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Attorney general hears from residents on proposed settlement of PFAS lawsuit

Dustin Dwyer
Michigan Radio
Michigan Attorney General Dana Nessel in Rockford.

Many residents in northern Kent County say they're happy with a proposed settlement agreement over contamination from chemicals known as PFAS in the area, though some said they wish the agreement would go further. 

The Michigan attorney general's office held a forum to hear public comments on its consent decree Monday night in Rockford. More than 100 people showed up.

The state filed a lawsuit along with Plainfield and Algoma townships against Wolverine Worldwide in 2018. The shoe company based in Rockford used PFAS and other related chemicals as waterproofing. The chemicals made their way into the soil and water.

Certain kinds of PFAS have been associated with health problems.

“The fact is, I don’t know how it feels to be any of you right now, I honestly don’t,” Attorney General Dana Nessel told the audience.

But she promised the audience transparency, and said she would follow up on their comments. She said her office worked to come up with a settlement for the lawsuit, so people wouldn’t have to wait years for the case to play out.

“And I know it seems like it’s been forever, but in courtroom time, in litigation time, this has actually come about quite quickly,” Nessel said. “But I can understand for everybody here tonight, certainly not quickly enough."

Many who offered comments during the meeting said they’re happy with a lot of it.

"I know it's not all things for everyone, and I wish it were," said Sandy Lynn-Stelt.

The consent decree calls for Wolverine Worldwide to pay $69.5 million to connect about 1,000 homes in the affected area to municipal water, so residents won’t face the risk of contaminated well water. The company would also have to continue testing for contamination and provide water filters.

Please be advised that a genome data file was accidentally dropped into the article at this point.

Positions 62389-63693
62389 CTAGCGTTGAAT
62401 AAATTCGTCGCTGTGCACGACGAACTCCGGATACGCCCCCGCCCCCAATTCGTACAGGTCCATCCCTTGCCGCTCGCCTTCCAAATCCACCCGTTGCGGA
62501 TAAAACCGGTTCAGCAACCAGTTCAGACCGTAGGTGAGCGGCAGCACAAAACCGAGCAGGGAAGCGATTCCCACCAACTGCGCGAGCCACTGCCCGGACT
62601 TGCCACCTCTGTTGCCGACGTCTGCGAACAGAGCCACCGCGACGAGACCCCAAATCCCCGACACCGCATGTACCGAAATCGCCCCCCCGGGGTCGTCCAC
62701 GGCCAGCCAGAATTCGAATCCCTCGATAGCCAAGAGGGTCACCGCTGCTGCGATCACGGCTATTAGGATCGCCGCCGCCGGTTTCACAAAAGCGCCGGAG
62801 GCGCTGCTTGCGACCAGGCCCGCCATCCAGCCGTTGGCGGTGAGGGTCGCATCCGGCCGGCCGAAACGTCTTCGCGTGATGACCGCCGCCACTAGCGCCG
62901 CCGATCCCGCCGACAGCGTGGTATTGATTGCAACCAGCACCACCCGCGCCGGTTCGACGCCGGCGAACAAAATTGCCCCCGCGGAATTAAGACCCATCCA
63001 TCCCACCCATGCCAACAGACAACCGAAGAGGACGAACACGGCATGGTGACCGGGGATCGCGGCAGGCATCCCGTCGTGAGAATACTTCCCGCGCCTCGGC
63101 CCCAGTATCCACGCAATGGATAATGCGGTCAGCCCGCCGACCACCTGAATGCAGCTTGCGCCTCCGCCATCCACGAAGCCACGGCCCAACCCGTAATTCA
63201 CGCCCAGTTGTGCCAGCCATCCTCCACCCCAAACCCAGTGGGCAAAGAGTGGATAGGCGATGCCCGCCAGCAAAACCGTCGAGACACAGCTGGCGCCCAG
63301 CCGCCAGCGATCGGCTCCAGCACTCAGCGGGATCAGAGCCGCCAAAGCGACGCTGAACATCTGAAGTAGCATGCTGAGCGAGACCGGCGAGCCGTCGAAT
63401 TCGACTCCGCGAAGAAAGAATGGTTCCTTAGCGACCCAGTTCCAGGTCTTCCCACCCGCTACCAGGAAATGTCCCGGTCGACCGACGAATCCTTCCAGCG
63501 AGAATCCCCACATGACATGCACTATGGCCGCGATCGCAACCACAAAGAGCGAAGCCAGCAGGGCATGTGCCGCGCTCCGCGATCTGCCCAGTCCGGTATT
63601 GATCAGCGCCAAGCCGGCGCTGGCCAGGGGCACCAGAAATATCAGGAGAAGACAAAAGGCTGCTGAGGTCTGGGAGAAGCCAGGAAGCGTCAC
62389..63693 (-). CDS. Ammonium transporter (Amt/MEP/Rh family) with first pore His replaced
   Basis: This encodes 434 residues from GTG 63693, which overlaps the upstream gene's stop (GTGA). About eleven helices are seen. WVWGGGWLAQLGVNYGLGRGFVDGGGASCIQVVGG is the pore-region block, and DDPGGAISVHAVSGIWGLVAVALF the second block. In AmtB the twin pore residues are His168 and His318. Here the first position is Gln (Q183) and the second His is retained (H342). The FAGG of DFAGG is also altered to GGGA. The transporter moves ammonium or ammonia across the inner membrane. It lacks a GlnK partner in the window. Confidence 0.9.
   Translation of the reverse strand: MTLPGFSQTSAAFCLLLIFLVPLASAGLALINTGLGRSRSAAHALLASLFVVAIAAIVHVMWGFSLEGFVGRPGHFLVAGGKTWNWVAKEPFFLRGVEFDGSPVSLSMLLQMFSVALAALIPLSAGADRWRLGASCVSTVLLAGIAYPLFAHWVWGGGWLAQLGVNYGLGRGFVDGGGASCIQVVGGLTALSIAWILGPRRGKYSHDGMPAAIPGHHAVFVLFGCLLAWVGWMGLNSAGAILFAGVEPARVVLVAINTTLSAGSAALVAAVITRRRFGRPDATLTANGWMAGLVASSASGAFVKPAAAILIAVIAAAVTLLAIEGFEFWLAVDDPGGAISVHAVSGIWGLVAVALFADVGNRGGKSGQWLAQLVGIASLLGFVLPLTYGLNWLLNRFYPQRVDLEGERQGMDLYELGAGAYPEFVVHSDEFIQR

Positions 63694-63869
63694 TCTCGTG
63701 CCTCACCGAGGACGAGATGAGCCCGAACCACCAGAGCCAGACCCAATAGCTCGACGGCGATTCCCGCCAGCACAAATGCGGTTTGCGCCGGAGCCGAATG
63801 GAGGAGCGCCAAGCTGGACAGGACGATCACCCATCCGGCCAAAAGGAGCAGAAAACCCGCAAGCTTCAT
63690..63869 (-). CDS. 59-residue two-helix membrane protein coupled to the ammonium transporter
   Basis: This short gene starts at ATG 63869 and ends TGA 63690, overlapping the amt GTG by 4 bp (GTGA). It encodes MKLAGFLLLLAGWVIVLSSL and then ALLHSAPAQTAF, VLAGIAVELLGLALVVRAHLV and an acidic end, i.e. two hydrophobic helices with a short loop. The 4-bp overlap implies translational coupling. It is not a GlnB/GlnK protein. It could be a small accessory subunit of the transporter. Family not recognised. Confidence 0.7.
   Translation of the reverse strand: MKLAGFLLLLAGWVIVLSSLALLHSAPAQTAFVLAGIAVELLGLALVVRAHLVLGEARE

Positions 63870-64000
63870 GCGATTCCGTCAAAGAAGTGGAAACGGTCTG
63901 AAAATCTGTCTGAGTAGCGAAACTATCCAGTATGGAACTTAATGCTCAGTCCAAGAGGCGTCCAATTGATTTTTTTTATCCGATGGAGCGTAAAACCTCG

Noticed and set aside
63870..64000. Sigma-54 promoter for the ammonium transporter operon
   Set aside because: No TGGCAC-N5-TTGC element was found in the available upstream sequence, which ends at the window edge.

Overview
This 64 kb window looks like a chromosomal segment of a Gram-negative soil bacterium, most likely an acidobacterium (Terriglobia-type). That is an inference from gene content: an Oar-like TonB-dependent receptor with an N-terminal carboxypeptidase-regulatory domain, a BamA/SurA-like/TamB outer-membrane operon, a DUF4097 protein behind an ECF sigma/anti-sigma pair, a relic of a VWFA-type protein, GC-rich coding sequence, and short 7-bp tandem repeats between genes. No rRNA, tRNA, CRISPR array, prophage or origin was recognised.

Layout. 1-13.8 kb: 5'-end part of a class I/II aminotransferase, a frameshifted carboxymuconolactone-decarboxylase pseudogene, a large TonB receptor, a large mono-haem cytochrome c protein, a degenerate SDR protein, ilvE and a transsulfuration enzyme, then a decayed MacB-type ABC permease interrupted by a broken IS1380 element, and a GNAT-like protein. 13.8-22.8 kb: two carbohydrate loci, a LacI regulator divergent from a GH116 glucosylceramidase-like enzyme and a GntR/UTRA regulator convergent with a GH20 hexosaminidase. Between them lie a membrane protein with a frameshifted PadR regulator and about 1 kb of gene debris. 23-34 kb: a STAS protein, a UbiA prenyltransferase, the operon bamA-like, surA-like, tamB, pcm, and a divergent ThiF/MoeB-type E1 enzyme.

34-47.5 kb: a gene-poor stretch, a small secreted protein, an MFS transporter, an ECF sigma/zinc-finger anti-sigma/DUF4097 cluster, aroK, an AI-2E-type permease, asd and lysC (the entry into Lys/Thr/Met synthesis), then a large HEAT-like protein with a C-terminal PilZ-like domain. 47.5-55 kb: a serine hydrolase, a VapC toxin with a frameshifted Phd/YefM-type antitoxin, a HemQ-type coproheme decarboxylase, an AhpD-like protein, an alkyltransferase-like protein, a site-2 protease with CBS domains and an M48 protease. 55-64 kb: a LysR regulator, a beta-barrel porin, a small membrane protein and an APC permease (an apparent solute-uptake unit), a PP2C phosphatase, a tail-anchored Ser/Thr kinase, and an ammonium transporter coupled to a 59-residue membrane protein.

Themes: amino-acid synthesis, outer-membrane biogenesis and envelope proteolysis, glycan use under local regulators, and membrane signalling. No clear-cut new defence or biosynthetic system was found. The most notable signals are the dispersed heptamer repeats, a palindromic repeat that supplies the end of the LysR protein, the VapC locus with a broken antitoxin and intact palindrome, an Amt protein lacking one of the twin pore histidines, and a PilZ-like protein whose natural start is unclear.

“I really am grateful that we have been able to come to some resolution,” said Sandy Wynn-Stelt, one of the community members who first raised the alarm about PFAS contamination in the area. “I know it’s not all things for everyone, and I wish it were. But I think it’s at least bringing some clean water to my neighbors, and that is first and foremost what I want.”

Others at the meeting say they hope the agreement can include stronger provisions for public comments to be included in future plans for dealing with the contamination.

There were also concerns that the proposed agreement doesn’t go far enough to continue blood tests and health monitoring.

Tim Osbeck says he lived for 20 years in one of the contaminated neighborhoods. He says his blood tested at 15 times the normal amount for PFAS.

"My wife who was home for 20 years is 60 times what the normal person would have,” he said. “I guess my comment is I’m disappointed that there is no provision for medical monitoring for people like us.”

Comments from the meeting will be submitted to the federal judge overseeing the lawsuit, who has the final say on whether to approve the consent decree.

To read the full proposed consent decree click here.

The attorney general’s office says it will continue to accept emailed comments on the consent decree through February 13th. Those comments can be sent to: AG-WolverineCD@michigan.gov.

Dustin Dwyer reports enterprise and long-form stories from Michigan Public’s West Michigan bureau. He was a fellow in the class of 2018 at the Nieman Foundation for Journalism at Harvard. He’s been with Michigan Public since 2004, when he started as an intern in the newsroom.
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